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Support for women in politics

To The Editor,

I would like to respond to Ms. Noble’s letter on the issue of “women and politics”. Let me begin by saying I understand that some people, including some women, do not believe there are any gender specific barriers. I recognize that Ms. Noble is highlighting the fact that women have the capabilities and should get involved in politics. Recognizing that fact does not prevent us however from looking into why women are not as present in politics, examining what factors influence their absence or their presence and what, if any, efforts are required to making this happen.

Ms. Noble raises many interesting and important points, most of which anyone would agree with. Looking for an explanation is an effective manner to understand the underpinnings of issues and identify solutions.

Campaigning does take time and effort and financial output. Unfortunately, for a variety of reasons, women’s time and financial resources tend to be more limited. Looking into latest Statistics Canada information, we learn that women still tend to earn less money. Though the situation is improving, lack of financial resources from many years of lesser pay, due to job status or maternity leaves, is still very real for many women.

Ms. Noble is right: ‘No one should assume that childcare is a 100% female responsibility’ and women who are successful in politics require supportive partners. Not all women are in that situation; indeed many women have no partners. Also, looking into family responsibilities’ distribution, women still tend to spend more time on family-related tasks  than their male partners. As well, childcare services are extremely costly and in our region, availability and affordability are seriously lacking in rural areas.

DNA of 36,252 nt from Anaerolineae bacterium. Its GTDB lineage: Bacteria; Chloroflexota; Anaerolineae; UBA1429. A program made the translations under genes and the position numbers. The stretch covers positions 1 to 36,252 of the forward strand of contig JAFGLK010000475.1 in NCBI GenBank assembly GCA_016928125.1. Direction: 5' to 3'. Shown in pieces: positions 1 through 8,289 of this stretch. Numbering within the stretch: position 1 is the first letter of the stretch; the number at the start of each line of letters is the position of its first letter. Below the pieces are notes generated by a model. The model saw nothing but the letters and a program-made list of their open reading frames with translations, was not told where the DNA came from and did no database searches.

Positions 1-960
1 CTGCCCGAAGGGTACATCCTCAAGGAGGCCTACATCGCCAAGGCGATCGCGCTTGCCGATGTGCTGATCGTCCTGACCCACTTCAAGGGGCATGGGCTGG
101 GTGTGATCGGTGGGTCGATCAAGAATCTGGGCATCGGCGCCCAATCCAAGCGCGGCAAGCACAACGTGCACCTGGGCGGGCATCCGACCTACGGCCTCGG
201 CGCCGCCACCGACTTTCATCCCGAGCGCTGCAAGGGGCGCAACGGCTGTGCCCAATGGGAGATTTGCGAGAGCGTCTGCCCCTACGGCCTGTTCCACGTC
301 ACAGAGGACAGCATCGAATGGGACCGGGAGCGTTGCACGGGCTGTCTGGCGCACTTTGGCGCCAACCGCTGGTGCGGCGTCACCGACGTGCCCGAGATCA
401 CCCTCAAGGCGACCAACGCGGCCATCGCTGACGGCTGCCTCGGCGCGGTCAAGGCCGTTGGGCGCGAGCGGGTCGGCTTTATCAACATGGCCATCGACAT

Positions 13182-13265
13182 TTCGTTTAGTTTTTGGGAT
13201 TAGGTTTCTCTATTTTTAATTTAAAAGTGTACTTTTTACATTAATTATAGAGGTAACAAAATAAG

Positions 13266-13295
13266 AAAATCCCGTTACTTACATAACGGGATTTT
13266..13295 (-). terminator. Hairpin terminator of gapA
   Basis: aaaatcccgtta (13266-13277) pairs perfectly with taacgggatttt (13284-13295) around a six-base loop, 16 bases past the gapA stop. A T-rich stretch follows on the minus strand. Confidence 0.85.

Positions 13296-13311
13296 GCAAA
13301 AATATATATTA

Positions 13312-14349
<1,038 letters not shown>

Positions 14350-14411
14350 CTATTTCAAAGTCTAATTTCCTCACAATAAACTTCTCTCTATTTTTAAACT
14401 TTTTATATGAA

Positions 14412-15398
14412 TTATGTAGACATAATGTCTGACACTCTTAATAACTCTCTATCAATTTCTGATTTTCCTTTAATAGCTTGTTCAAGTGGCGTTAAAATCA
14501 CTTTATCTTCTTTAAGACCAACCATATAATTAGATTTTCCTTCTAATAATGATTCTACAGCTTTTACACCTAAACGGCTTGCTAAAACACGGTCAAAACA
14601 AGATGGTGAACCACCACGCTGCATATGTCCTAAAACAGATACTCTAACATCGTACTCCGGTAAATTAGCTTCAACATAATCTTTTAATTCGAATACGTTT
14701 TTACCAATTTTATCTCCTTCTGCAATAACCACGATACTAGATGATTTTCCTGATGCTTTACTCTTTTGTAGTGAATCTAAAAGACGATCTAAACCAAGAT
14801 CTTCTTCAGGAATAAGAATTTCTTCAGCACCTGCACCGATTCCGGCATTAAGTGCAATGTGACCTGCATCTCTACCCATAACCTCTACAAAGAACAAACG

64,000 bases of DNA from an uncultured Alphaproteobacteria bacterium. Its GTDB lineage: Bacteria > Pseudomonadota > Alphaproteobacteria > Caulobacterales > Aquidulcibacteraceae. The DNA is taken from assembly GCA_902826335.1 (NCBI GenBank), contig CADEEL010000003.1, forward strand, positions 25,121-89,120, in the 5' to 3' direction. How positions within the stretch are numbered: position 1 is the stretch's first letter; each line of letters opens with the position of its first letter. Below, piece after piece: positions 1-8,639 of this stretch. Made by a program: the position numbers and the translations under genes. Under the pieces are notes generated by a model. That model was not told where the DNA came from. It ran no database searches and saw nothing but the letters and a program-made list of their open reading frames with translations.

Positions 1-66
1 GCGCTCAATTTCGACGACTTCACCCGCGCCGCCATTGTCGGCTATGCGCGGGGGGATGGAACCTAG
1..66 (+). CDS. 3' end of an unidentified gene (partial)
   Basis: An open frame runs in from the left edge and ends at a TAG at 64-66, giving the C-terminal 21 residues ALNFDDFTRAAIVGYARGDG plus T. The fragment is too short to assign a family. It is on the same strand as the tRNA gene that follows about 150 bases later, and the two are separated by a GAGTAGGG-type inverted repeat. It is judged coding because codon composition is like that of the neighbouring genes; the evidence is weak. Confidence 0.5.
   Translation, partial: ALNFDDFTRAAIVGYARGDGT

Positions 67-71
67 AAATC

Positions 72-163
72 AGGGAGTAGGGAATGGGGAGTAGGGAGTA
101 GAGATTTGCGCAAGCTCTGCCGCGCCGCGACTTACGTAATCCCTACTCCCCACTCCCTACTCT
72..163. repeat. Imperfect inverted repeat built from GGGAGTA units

Indeed as Ms. Noble concedes, some of the skills needed to “survive” in the political arena can be learned. Organizations that offer such training are to be commended and supported and perhaps Ms. Noble should consider offering her support and advice on learning these. The fact that Ms. Noble acknowledges that she was exposed to many sexist jokes reinforces the fact that things need to change. Sexist jokes are no longer acceptable in any environment in 2019 and that is a good thing, for us, our daughters and our sons.

Boys and men today are taught differently. They are taught to listen, to respect as well as to look for ways to contribute to effective work relationships.

We all want the same things as Ms. Noble, that is for ‘everyone, male or female, to believe that they have an equal opportunity, should they choose to’.

Politics is no longer just an “old boys club” today because competent women and men have worked hard to move in that direction. Interestingly, organizations that have greater gender balance in their management, countries with greater parity in their government have demonstrated greater effectiveness and success. We all need to work together to meet this challenge.

Hélène Grandmaître,
Cumberland

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